Esther 9Easy-to-Read Version (ERV)
Victory for the Jews
9 On the 13th day of the twelfth month (Adar), the people were supposed to obey the king’s command. This was the day the enemies of the Jews hoped to defeat them, but now things had changed. The Jews were stronger than their enemies who hated them. 2 The Jews met together in their cities in all the provinces of King Xerxes so that they would be strong enough to attack the people who wanted to destroy them. No one was strong enough to stand against them. They were afraid of the Jews. 3 And all the officials of the provinces, the satraps, the governors, and the king’s administrators helped the Jews. All the leaders helped them because they were afraid of Mordecai. 4 Mordecai had become a very important man in the king’s palace. Everyone in the provinces knew his name and knew how important he was. And Mordecai became more and more powerful.
5 The Jews defeated all their enemies. They used swords to kill and destroy them. They did what they wanted to the people who hated them. 6 They killed and destroyed 500 men in the capital city of Susa. 7 They also killed these men: Parshandatha, Dalphon, Aspatha, 8 Poratha, Adalia, Aridatha, 9 Parmashta, Arisai, Aridai, and Vaizatha. 10 These men were the ten sons of Haman. Haman son of Hammedatha was the enemy of the Jews. The Jews killed all the men, but they didn’t take anything that belonged to them.
11 That day the king heard how many men had been killed in the capital city of Susa. 12 So the king said to Queen Esther, “The Jews have killed 500 men in Susa, including Haman’s ten sons. Now, what do you want done in the other provinces of the king? Tell me, and I will have it done. Ask, and I will do it.”
13 Esther said, “If it pleases the king, please let the Jews in Susa do the same thing again tomorrow. Also, hang the bodies of Haman’s ten sons on posts.”
14 So the king gave the command that it should be done. So the law was given in Susa, and they hanged Haman’s ten sons. 15 The Jews in Susa met together on the 14th day of the month of Adar. They killed 300 men in Susa, but they didn’t take the things that belonged to them.
16 At the same time, the Jews living in the other provinces also met together. They met together so that they would be strong enough to protect themselves. And so they got rid of their enemies. They killed 75,000 of their enemies. But the Jews didn’t take anything that belonged to them. 17 This happened on the 13th day of the month Adar. On the 14th day the Jews rested and made that day a happy day of feasting.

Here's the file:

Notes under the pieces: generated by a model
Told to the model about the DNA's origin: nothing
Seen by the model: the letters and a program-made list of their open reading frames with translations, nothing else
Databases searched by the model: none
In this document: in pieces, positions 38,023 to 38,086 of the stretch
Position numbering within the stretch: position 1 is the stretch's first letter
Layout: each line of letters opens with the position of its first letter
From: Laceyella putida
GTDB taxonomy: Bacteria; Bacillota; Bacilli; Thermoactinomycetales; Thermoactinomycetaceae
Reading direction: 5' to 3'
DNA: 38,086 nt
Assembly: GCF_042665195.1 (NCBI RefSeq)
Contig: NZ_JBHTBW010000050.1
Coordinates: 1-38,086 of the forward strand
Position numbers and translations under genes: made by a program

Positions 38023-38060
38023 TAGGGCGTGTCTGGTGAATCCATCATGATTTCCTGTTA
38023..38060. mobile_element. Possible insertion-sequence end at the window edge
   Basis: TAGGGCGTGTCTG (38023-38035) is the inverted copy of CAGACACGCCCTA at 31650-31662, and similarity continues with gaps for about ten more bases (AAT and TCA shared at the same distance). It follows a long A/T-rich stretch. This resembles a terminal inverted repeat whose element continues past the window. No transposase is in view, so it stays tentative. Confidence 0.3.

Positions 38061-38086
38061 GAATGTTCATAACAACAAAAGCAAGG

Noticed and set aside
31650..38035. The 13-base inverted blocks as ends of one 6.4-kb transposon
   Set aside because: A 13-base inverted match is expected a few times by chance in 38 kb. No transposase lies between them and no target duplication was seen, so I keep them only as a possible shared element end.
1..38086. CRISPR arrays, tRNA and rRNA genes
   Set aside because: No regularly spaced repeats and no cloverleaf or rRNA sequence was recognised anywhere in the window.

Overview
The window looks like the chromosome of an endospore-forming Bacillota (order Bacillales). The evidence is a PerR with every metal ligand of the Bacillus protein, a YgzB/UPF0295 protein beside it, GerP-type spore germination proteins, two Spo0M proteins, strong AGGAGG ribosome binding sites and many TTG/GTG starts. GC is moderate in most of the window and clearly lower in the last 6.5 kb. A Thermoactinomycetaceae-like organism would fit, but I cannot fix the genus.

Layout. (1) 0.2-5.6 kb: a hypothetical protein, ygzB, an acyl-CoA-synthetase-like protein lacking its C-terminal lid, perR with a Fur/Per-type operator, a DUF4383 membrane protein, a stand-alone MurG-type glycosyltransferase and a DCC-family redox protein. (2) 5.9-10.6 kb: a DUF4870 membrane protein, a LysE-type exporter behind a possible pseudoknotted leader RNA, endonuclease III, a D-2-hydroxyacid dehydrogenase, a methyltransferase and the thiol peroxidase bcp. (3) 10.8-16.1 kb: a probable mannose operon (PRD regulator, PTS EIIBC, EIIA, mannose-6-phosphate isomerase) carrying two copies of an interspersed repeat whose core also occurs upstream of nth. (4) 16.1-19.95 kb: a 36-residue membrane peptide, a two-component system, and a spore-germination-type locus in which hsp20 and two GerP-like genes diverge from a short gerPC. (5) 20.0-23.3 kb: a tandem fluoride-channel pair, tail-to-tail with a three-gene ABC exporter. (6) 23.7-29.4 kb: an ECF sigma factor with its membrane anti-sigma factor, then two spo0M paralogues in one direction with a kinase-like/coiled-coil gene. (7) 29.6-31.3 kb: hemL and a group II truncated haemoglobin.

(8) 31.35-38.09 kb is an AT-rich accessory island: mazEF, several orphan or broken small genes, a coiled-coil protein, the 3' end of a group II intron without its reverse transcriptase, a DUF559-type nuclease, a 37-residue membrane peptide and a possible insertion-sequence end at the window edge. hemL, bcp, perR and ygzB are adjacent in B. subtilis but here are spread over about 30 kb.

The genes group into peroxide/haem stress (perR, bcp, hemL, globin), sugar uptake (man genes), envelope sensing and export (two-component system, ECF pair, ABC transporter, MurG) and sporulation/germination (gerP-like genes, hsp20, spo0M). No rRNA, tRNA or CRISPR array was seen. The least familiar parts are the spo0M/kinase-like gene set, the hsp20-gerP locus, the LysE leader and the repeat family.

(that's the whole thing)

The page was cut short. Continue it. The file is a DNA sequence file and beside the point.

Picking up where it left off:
The Festival of Purim
18 The Jews in Susa had met together on the 13th and 14th days of the month of Adar. And then on the 15th day they rested. So they made the 15th day a happy day of feasting. 19 So those who live in the country and small villages celebrate Purim on the 14th day of Adar. They keep the 14th day as a happy day of feasting. On this day they have parties and give presents to each other.
20 Mordecai wrote everything down that had happened, and then he sent letters to all the Jews in all of King Xerxes’ provinces. He sent letters far and near. 21 He did this to tell the Jews to celebrate Purim every year on the 14th and 15th days of the month of Adar. 22 They were to celebrate those days because on those days the Jews got rid of their enemies. And they were also to celebrate that month as the month when their sadness was turned into joy. It was a month when their crying was changed into a day of celebration. Mordecai wrote letters to all the Jews and told them to celebrate those days as a happy day of feasting. They should have parties, give gifts to each other, and give presents to the poor.
23 So the Jews agreed to do what Mordecai had written to them. And they agreed to continue the celebration they had begun.
24 Haman son of Hammedatha the Agagite was the enemy of all the Jews. He had made an evil plan against the Jews to destroy them. And Haman had thrown the lot to choose a day to ruin and to destroy the Jews. At that time the lot was called a “pur.” 25 Haman did this, but Esther went to talk to the king. So he sent out new commands. These commands not only ruined Haman’s plans, but these commands caused those bad things to happen to Haman and his family! So Haman and his sons were hanged on the posts.
26-27 At this time lots were called “purim.” So this festival is called “Purim.” Mordecai wrote a letter and told the Jews to celebrate this festival. And so the Jews started the custom of celebrating these two days every year. 28 They do this to help them remember what they had seen happen to them. The Jews and all the people who join them celebrate these two days every year at the right time in just the right way. Every generation and every family remembers these two days. They celebrate this festival in each and every province and in each and every town. And the Jews will never stop celebrating the days of Purim. Their descendants will always remember this festival.
29 So Queen Esther daughter of Abihail, along with Mordecai the Jew, wrote an official letter about Purim. They wrote with full authority of the king to prove that the second letter was true. 30 So Mordecai sent letters to all the Jews in the 127 provinces of King Xerxes’ kingdom. He told the people that the festival should bring peace and make people trust[a] each other. 31 He wrote these letters to tell the people to start celebrating Purim. And he told them when to celebrate this new festival. Mordecai the Jew and Queen Esther had sent out the command for the Jews to establish this two-day festival for themselves and their descendants. They will remember this festival just as they remember the other festivals when they fast and cry about the bad things that had happened. 32 Esther’s letter made the rules for Purim official, and these things were written down in a book.